How did orcas and bats both evolve echolocation?

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Scientists have uncovered genetic similarities among species that use echolocation.

Evolutionary adaptations like echolocation that are shared by unrelated species arose in part due to identical, independently acquired genetic changes, according to the new study.

Insect-eating bats navigate effortlessly in the dark and dolphins and killer whales gobble up prey in murky waters thanks in part to specific changes in a set of 18 genes involved in the development of the cochlear ganglion—a group of nerves that transmit sound from the ear to the brain, according to the new study.

Surprisingly, these very different species evolved their unique ability to use sound waves to navigate and identify obstacles and tasty morsels, be they mosquito or minnow, in part by acquiring identical mutations in their genomes—mutations not shared by other, more closely related species like humpback whales, which patiently sieve the ocean for krill, or fruit bats, which seek stationary, yummy-smelling snacks.

The discovery solves a long-standing biological debate as to whether echolocating bats and whales have independently undergone many similar genomic changes “under the hood” to accomplish the same goal. It also opens the door to understanding more about the molecular basis for human disorders as varied as deafness, skin lesions caused by high cholesterol, and altitude sickness, the researchers say.

“Not only is it breathtaking to see how these very different species carved their own evolutionary niches for themselves through independently acquiring similar genetic changes, it’s beneficial to our understanding of our own physiology and development,” says Gill Bejerano, associate professor of developmental biology, of computer science, of pediatrics, and of biomedical data science at Stanford University.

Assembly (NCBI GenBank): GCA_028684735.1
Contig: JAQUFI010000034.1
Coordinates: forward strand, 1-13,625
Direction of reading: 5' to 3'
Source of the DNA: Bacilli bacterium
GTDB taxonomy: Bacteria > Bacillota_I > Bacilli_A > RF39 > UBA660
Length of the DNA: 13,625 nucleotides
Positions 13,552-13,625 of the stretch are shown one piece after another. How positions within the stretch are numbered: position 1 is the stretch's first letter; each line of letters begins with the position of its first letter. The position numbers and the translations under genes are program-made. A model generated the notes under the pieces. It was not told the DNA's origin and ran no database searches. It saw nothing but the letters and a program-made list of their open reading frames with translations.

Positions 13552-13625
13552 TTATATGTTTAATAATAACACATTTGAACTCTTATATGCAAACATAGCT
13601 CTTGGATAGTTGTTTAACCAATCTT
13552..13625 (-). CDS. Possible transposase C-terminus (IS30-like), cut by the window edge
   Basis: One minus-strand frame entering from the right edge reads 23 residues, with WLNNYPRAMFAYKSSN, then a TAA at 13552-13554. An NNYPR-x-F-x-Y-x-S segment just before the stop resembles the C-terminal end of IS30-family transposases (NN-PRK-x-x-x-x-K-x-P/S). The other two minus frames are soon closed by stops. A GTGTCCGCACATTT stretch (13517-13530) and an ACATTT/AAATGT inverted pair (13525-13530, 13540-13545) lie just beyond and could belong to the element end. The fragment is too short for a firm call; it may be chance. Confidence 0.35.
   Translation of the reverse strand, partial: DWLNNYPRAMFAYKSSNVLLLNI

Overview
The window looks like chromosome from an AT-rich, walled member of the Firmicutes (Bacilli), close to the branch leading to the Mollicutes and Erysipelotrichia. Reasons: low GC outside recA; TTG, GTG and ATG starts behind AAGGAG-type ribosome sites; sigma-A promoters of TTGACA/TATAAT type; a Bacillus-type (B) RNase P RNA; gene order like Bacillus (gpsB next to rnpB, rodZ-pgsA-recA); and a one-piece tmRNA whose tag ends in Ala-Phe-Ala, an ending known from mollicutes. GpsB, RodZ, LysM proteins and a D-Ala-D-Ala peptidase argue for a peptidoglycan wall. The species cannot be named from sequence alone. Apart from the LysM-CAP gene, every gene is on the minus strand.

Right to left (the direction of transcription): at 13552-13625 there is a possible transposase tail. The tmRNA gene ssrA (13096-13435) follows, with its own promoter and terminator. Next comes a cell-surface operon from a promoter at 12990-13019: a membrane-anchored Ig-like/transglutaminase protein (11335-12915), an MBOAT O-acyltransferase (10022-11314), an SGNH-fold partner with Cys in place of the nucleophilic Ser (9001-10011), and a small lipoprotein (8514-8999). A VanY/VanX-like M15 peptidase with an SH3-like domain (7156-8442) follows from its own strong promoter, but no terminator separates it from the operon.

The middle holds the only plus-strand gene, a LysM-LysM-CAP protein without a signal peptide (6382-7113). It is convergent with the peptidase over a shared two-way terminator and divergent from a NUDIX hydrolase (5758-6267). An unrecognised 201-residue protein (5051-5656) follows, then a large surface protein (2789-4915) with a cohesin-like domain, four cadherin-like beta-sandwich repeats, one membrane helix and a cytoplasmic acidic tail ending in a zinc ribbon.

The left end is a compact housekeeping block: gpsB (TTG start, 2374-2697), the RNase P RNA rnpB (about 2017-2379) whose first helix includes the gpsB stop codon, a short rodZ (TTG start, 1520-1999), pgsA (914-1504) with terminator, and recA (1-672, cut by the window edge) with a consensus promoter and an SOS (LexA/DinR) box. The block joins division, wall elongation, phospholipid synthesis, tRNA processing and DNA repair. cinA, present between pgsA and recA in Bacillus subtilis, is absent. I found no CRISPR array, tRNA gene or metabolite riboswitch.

“Developmental biologists have long wondered whether, at the most basic level, something that’s the same on the outside—like species that use echolocation—are the same on the inside. That is, do they acquire these traits through similar molecular changes? Now we know that not only is this true at least some of the times, but also that many of these changes occur in the coding region of the genome. It’s fascinating.”

Bejerano is the senior author of the study in the Proceedings of the National Academy of Sciences.

A new way to sort through genomes

Although the cochlear ganglion has been previously implicated in the sound-as-GPS technique known as echolocation, past studies have relied primarily on researchers’ intuition to identify possible genetic players based on prior knowledge of their function—a kind of looking-for-your-lost-keys-under-a-lamppost approach. These studies suggested only a few responsible mutations in just four genes involved in hearing.

In contrast, the Stanford researchers developed an unbiased way to sift through whole genome sequences and spotlight concerted genetic changes shared by animals with unusual abilities or traits.

They used the technique to identify genes involved not only in echolocation, but also others critical to the development of the specialized skin of aquatic mammals such as manatees and killer whales, or to the increased lung capacity and function enjoyed by high-altitude animals like pikas and alpacas.